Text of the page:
Short answer: because the optimizer thinks it would be faster.
However, let's try to read the optimizer's mind.
Since you haven't provided full table schema, I'm going to assume that there's a clustered index on
xxx.ID and that
#TaxInvoiceData is a heap. You're expecting a plan where the PK index is probed for every row in
#TaxInvoiceData, but you're selecting
xxx.Field4 which is going to require a bookmark lookup for every match. This could result in 29,000 random I/O requests. Ouch.
Conversely, SQL Server could (and apparently is going to) just perform a larger amount of more efficient sequential I/O doing the table scan and is probably doing a speedy hash match against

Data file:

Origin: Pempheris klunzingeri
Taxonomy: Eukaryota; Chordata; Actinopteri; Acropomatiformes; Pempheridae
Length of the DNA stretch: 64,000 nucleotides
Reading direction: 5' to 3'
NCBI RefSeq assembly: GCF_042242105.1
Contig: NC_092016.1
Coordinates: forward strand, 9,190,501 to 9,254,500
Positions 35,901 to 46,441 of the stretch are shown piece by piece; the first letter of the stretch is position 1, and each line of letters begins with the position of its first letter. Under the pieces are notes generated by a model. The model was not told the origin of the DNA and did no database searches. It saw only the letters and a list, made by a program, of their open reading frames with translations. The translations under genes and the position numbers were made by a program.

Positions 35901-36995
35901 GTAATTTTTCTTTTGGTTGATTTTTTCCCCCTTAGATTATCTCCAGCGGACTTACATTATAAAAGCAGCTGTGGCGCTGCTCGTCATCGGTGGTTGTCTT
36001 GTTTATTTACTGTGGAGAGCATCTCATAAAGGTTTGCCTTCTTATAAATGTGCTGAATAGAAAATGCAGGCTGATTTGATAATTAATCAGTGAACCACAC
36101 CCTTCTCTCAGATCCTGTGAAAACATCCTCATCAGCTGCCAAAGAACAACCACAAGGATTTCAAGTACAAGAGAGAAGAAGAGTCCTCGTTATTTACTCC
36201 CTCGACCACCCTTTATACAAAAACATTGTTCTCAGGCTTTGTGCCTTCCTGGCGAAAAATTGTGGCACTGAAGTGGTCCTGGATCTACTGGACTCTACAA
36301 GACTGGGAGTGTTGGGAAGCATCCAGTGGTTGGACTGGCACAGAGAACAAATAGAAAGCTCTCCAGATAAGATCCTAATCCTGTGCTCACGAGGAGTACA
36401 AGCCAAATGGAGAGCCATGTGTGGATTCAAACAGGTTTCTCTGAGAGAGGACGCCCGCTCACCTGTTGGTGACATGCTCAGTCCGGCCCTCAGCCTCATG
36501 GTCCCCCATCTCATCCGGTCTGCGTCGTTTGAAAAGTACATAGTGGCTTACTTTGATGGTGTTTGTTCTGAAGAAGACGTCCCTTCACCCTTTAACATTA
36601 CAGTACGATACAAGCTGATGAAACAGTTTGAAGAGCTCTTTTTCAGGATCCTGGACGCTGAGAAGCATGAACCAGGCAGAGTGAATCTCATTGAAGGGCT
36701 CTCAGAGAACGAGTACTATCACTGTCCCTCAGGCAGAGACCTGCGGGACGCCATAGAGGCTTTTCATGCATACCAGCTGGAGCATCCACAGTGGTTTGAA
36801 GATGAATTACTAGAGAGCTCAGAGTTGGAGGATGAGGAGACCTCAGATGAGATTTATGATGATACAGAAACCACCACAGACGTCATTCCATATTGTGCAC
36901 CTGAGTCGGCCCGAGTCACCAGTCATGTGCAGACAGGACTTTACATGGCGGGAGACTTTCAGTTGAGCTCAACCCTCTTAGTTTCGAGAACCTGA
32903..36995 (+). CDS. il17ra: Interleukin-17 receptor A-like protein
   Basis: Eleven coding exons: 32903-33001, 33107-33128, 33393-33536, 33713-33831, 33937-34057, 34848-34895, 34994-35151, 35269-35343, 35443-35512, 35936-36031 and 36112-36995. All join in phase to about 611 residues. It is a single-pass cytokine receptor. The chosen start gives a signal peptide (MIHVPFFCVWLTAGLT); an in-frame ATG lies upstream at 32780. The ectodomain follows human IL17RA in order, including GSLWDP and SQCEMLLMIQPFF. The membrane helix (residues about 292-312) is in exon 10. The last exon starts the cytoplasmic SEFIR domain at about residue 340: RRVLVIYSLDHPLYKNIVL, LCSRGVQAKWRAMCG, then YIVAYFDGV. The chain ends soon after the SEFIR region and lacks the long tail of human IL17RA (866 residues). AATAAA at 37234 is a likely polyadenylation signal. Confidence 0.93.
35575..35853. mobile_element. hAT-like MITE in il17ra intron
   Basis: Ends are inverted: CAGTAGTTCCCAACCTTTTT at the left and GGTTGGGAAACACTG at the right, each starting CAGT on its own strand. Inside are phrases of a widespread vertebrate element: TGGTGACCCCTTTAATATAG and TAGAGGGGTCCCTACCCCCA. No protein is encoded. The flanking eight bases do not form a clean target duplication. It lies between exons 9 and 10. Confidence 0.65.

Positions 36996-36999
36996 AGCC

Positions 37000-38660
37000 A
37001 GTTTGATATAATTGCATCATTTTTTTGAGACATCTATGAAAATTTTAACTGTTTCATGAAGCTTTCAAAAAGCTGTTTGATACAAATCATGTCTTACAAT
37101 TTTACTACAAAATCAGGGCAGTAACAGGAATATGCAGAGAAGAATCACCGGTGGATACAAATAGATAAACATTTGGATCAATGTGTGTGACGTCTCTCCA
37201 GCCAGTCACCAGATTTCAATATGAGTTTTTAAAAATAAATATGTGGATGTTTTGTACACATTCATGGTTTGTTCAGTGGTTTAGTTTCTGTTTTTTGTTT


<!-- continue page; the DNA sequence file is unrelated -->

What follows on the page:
So what can you do? You could create a covering index including
Field4. Or you could use index and join hints to force the plan you're looking for (but I suspect performance wouldn't be as good as you hope). Is this query used frequently enough that it is giving your application performance problems or are you just looking to eliminate table scans on principle? If the latter, you may find the overhead of getting rid of the scan isn't worth it in the end.
Since you've mentioned that there's no clustered index on the table, this also may affect how efficient lookups from the index are. Unless this table is seeing extremely heavy insert activity, consider changing your PK to clustered. That alone may change the plan, and even if it doesn't it's likely to speed up other operations due to reduced overhead.